Growing up on an apple orchard in rural Washington State and then going to a university such as Gonzaga can be quite the culture shock. Going from a small, public high school to a private, Jesuit university in the middle of Spokane feels like two drastically different worlds and finding my place in the middle of them has been a challenge. Being an Environmental Studies major, I learned in many different classes the problems that agriculture cause in our environment. The very word “mono-culture” was the embodiment of evil and I’m sure we have all sat around and talked about how we need to diversify our farms and break up the large scale farms that pump pollutants into our ecosystems. Now that is all well and good but I never really placed those lessons back on my own family farm. In my mind, we were too small of a farm, too insignificant to contribute that much to the global ecological disaster. How wrong I was.
As many of you future students have experienced, there is a project that involves a “carbon footprint calculator” that determines through various questions what your family’s own carbon footprint is based on their lifestyle choices. My total carbon output was quite high, actually very high. Like 147 tons of carbon dioxide every single year. That’s a lot, and the actual number is probably much higher. The footprint calculator that we used for the purpose of our project did not measure many carbon-producing factors that we contribute to on the farm. For example: our use of petroleum-based fertilizer every single spring. The pesticides that we use on our apples multiples times a year and the amount of water that goes into the orchard in a single growing season. Suddenly I realized that my family used the same carbon-intense methods that we had been learning about at Gonzaga. This giant, evil corporation polluting and destroying the land with enthusiasm that I had pictured in my mind suddenly changed its form. No more did Monsanto hover above us, the evil became my house, my family and the tractors and other equipment we use on a daily basis.
This all came at a unique time in my career at Gonzaga. In Professor Henning’s class, we were talking about what our own environmental ethic was and how we can expand our direct duties to the various organisms in our world. I was in a dilemma. How am I am able to accurately and sufficiently say that sentient beings deserve direct duties if I am directly contributing to the destruction of the local ecosystem through pesticide and fertilizer runoff? Before DDT was banned for agricultural use in the US, every farmer in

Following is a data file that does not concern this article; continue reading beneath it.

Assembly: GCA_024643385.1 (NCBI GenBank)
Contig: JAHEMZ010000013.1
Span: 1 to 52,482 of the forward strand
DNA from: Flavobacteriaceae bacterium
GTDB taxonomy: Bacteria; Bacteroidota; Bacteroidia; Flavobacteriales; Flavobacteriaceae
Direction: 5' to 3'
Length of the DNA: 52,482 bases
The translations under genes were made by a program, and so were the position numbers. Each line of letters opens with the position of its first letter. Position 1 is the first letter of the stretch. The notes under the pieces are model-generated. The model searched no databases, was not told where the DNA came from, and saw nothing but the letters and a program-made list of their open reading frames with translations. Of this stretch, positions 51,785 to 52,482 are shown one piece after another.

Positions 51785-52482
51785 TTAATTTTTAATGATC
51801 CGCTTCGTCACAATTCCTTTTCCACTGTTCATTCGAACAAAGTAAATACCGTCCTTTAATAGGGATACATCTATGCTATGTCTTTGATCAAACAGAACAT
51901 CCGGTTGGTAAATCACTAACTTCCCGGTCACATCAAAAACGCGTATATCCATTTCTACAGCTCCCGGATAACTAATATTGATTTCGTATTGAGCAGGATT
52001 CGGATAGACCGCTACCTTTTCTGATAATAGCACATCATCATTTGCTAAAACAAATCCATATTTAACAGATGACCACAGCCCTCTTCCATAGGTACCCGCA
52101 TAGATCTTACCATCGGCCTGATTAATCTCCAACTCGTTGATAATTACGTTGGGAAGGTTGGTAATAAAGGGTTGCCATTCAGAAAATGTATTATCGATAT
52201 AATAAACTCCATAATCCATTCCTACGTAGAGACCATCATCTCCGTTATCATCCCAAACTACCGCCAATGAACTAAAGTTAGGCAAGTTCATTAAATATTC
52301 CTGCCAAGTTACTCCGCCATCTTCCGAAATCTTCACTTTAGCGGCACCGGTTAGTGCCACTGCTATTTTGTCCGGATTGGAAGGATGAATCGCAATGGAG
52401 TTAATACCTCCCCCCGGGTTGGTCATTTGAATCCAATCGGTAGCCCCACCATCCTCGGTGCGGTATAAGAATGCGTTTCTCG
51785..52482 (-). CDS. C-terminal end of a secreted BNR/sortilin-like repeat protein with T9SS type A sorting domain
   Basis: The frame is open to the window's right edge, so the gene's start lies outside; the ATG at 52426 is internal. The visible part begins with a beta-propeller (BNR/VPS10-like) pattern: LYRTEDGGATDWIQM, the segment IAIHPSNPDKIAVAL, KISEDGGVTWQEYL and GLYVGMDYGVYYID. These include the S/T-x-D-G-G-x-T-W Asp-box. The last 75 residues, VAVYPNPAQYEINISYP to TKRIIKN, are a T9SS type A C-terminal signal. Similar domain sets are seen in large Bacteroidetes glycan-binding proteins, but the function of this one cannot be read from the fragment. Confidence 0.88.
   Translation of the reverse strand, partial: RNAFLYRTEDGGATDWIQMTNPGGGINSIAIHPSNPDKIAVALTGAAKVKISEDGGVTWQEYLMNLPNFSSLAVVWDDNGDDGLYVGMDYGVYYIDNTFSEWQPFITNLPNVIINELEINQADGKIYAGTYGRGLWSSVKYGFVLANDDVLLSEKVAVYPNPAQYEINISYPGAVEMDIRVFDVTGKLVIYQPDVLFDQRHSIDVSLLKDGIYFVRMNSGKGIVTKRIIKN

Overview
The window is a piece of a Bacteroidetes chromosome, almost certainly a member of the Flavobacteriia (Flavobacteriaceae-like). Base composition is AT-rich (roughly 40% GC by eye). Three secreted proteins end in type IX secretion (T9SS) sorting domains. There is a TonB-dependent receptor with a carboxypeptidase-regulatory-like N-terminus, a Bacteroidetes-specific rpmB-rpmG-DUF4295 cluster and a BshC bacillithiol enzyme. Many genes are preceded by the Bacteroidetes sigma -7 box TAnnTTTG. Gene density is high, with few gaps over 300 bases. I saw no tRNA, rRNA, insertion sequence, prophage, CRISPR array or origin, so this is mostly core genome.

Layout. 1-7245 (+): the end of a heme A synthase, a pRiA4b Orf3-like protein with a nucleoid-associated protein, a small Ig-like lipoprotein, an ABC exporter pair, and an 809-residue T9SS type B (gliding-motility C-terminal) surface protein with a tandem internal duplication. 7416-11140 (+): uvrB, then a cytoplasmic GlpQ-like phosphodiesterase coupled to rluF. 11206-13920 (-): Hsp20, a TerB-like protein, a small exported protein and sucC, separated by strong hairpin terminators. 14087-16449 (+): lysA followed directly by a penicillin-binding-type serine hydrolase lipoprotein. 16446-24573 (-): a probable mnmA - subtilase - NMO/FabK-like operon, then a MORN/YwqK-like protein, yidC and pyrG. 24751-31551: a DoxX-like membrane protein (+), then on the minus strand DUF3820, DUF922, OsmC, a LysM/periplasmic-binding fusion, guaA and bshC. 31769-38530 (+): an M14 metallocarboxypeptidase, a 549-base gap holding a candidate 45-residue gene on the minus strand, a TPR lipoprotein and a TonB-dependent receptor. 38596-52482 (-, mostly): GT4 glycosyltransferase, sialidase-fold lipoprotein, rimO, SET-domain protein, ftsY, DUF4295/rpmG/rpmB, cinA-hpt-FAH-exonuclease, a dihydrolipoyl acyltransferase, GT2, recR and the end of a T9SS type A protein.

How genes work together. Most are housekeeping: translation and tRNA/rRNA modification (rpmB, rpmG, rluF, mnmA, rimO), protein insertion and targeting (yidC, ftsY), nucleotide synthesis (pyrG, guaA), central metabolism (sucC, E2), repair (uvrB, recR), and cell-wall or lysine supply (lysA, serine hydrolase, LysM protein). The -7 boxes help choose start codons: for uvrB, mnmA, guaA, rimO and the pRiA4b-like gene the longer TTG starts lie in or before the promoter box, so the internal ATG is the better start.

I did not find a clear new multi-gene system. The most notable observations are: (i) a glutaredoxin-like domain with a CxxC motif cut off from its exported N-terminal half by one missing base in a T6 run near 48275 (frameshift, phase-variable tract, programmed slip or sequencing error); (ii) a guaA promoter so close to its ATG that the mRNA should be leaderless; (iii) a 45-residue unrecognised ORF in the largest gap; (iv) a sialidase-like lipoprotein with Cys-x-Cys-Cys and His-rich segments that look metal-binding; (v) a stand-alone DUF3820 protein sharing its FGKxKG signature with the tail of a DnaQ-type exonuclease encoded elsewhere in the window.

my valley used the pesticide because it was cheap and effective. DDT not only killed the pest insects, it also killed off the birds and amphibians in the area as their eggs’ shells became weak and prone to damage. I could not defend the use of these chemicals because I thought that sentient beings deserved direct duties. These animals were killed because we wanted a couple pests gone from the apples, and the other egg-laying creatures were just caught in the crossfire. Anthropocentrism at its finest. I had dreams of taking over the family farm one day, but how could I knowing what our farm did to the natural world around us?
The farm kid within me fought back, however. My father is a second generation farmer, on a small plot of land doing what he knows how to do in order to provide for his family. The farming methods and use of pesticides is how Dad make the best product for market. Being a small farm with a relatively small amount of land, we have to use the quality over quantity method. That means doing some things, like spaying pesticides, that are harmful to the environment but are necessary for our farm. Another thought rang through my head that said, “why should we change what do on the farm for an ecosystem that is full of other farms in the first place?” All around our valley is orchards. All use the same practices and are just trying to put food on the table same as everybody else, same as the animals that live around and in the orchard. What ecosystem is there to destroy? It is all just orchard anyway and I would rather have that over urban sprawl any day.
Here’s the kicker, I still don’t know what to do with my dilemma. I struggle with keeping the ethic that I found in Environmental Ethics (eco-centrist) and accepting the fact that my family contributes to hurting that ecosystem. How can I say that my family should change their whole life just for the sake of the ecosystem around them when it has been so drastically changed already? On the other hand, the degradation of the environment could have been avoided in the first place had other farming practices been implemented long ago, and if I won’t implement or advocate for change, who will?